Treasuries soft, facing low yield 10-year auction

July 9, 2014 06:31 AM

The meat of the auction cycle starts today with $21 billion of 10-year Treasuries (CBOT:TYU14). Otherwise, active traders will look to the FOMC minutes for guidance.

Following Friday’s initial post-payroll sell-off, 10-year yields fell 12 basis points from nearly 2.68% to 2.56% late yesterday. Ironically, at the same time, economists were bringing forward their expectations for the timing of a Fed policy rate response to stronger employment growth and firming inflation.

The treasury borrowing schedule is in full swing with the 10-year action today. Foreign buying has been in the spot light recently, in particular speculation that the PBOC has been masking buying through a Euro facility. Ten-year Treasuries yield only 2.57% right now, the lowest pre-auction yield since the June ’13 auction, more than a year ago. Participation at this auction could give strong clues as to the prospects for rates over the second half of the year.

Today’s FOMC meeting is not expected by many to show much surprise. However, if the Fed is to deliver at the July 30 FOMC meeting a revised exit strategy from excess accommodation, we should expect to read in the minutes released today about consensus thinking on some of the major points. Any firming of the exit strategy outline shown in today’s minutes may initially be interpreted (rightly or wrongly) as having bearish connotations.

The fall in Treasury yields since the payroll report on Friday has accompanied some weaker data from Europe. Weaker than expected Industrial Production and exports in Germany, a linchpin for European growth, has pushed bund yields lower, making U.S. securities relatively more attractive. The current 1.35% yield differential between U.S 10-year note and the Bund is as wide as it has been since mid-1999, attracting foreign buying to the States.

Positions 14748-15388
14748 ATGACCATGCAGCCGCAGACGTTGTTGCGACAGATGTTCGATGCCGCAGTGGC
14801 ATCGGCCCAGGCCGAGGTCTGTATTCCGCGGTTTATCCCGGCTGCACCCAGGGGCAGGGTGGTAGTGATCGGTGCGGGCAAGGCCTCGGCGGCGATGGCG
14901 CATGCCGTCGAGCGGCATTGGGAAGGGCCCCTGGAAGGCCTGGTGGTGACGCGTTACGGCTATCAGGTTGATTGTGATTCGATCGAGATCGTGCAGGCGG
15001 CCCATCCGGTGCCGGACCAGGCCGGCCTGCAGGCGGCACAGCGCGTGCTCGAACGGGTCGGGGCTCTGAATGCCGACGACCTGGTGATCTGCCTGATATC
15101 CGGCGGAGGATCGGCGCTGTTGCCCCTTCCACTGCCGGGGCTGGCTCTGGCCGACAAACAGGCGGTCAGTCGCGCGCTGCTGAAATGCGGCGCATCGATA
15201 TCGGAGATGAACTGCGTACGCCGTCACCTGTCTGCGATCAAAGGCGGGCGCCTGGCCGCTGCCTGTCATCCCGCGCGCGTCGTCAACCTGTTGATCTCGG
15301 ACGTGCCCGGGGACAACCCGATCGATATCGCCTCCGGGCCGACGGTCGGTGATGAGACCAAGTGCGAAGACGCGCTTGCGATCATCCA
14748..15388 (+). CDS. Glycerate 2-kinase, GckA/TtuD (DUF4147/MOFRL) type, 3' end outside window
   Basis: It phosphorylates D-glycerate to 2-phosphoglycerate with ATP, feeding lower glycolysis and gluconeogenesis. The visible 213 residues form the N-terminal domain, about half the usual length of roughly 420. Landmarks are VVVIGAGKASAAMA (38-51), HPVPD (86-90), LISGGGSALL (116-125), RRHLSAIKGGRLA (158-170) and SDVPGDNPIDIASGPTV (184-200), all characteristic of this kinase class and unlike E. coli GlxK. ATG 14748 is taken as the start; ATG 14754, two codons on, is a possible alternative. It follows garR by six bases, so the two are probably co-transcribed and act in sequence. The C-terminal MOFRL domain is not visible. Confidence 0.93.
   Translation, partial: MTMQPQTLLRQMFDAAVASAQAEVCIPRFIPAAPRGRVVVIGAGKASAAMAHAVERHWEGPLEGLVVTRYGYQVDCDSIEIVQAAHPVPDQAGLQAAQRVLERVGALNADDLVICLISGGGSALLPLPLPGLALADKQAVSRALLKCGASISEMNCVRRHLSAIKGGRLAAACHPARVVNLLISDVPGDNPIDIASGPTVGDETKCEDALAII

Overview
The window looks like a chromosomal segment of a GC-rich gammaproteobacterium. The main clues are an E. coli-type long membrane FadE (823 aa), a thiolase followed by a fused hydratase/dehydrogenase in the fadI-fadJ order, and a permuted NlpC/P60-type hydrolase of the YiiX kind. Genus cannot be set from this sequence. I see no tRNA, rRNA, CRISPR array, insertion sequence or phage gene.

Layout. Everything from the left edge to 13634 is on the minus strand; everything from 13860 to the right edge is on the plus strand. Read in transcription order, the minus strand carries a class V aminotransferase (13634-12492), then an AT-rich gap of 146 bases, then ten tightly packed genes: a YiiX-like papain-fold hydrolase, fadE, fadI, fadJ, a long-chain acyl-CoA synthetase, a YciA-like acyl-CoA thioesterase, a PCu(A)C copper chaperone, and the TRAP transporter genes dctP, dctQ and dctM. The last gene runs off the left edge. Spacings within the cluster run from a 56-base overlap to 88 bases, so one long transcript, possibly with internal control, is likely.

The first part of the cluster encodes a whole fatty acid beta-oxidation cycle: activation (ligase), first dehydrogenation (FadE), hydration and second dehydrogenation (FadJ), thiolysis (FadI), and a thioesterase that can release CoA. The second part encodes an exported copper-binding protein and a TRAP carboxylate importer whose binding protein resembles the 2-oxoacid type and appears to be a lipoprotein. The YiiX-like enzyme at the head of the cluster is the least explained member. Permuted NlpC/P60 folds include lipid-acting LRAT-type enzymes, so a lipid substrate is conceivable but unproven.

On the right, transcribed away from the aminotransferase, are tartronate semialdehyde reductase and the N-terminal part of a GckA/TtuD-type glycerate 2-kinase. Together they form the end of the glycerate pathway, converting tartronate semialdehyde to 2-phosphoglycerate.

Volume in TY since Friday has been at or below the 3 week average, leaving somewhat of a question mark on the advance that did attract some additions to open interest yesterday (+68k). CFTC described ‘non-commercial’ accounts indicated Friday that they were collectively short 28K TY as of last Tuesday from basically flat in the prior week.

Technically, TYU has formed a bullish hammer on Friday and a bullish Harami as a result of Friday/Tuesday combined price action. Prices settled yesterday above the ‘mid’ of last Thursday’s bearish session. Just above the 125 strike, there are two consecutive bearish session in the ‘shooting star’ and ‘hanging man’ that were confirmed in subsequent trade. Any advance should be expected to find strong resistance against the late-June highs.

Conversely, the bullish hammer of last Friday shows support against the mid-June bullish Harami and suggests that any sell-off will contend with support at 123-27.

About the Author

Martin McGuire, managing director at TJM Institutional Services